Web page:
One kilogram of rice, the staple food, now sells for 67 pesos, the highest in decades.

The price of gasoline has also soared.

Nadera said he needs to spend an additional US$2 per day on fuel for his motorcycle to travel to and from work.

“I am more worried about buying milk and diapers for my one-month-old baby,” he said.

A Filipino family needs at least 25,000 pesos for a decent living, according to the Catholic bishops’ social service agency, Caritas Philippines.

“But the minimum wage is only 14,000 pesos,” said Jing Rey Henderson, head of communications and partnership development at Caritas Philippines.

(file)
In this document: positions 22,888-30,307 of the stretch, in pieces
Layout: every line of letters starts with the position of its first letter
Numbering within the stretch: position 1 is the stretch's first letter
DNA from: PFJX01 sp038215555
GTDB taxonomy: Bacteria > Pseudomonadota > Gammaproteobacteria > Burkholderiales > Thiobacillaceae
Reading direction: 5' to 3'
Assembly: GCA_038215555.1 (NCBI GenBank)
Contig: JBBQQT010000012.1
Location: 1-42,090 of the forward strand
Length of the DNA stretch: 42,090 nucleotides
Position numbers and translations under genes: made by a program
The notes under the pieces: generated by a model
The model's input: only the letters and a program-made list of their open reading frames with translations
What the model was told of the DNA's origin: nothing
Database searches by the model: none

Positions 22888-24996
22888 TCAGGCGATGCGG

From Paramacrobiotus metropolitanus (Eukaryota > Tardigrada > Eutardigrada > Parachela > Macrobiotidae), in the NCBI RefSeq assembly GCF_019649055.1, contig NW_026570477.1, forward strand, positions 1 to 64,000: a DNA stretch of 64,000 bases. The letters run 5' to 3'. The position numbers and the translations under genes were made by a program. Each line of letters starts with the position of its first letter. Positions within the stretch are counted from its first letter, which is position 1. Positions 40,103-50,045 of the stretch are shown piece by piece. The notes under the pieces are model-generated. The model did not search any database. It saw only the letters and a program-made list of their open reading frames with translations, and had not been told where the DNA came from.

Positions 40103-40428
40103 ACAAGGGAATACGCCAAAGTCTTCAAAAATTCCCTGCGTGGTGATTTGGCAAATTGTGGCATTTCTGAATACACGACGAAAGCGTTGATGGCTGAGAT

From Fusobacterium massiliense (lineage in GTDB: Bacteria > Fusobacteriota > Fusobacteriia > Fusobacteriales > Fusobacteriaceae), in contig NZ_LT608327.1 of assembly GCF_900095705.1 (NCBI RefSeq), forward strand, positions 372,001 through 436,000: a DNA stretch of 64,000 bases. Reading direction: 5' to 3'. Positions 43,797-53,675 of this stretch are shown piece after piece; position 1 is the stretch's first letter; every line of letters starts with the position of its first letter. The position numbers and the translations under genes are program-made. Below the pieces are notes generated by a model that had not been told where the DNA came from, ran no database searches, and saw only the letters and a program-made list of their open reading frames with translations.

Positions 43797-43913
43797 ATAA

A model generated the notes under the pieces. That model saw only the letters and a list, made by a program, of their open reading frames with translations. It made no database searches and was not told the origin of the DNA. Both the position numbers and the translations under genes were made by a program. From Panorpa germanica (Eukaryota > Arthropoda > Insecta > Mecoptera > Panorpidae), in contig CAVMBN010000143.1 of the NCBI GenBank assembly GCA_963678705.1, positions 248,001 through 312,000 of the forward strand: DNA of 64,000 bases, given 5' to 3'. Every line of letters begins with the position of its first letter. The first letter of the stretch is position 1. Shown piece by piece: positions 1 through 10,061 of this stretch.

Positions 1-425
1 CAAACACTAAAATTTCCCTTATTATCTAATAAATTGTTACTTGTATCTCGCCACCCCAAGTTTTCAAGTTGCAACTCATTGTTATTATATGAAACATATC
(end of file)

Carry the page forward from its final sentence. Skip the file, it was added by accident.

Since the start of 2024, Caritas Philippines, along with the Living Wage Foundation UK, the country’s National Federation of Labor (NFL), and other faith-based groups, has intensified its call for a decent living wage for Filipino workers.

The groups joined a round table discussion on Feb. 2 titled "A Fair Day’s Pay for a Fair Day’s Work."

“As a social action network and in the Church, justice is important, aside from love, peace, life, and dignity of the human person. It is important to discuss a living wage in the Church, especially since the Church is involved in charity and social action, the heart of the Catholic Church,” said Caritas Philippines executive director Father Tony Labiao Jr.

Rising numbers of poor people means many Filipinos “are deprived of a dignified way of life,” he said.

“The living conditions of a person must be good; thus, the salary must be sufficient to provide the conditions for a dignified life or dignified way of living. I hope this is a good start for us to provide an environment where we can go deeper into the topic of living wages,” Labiao said during the discussion.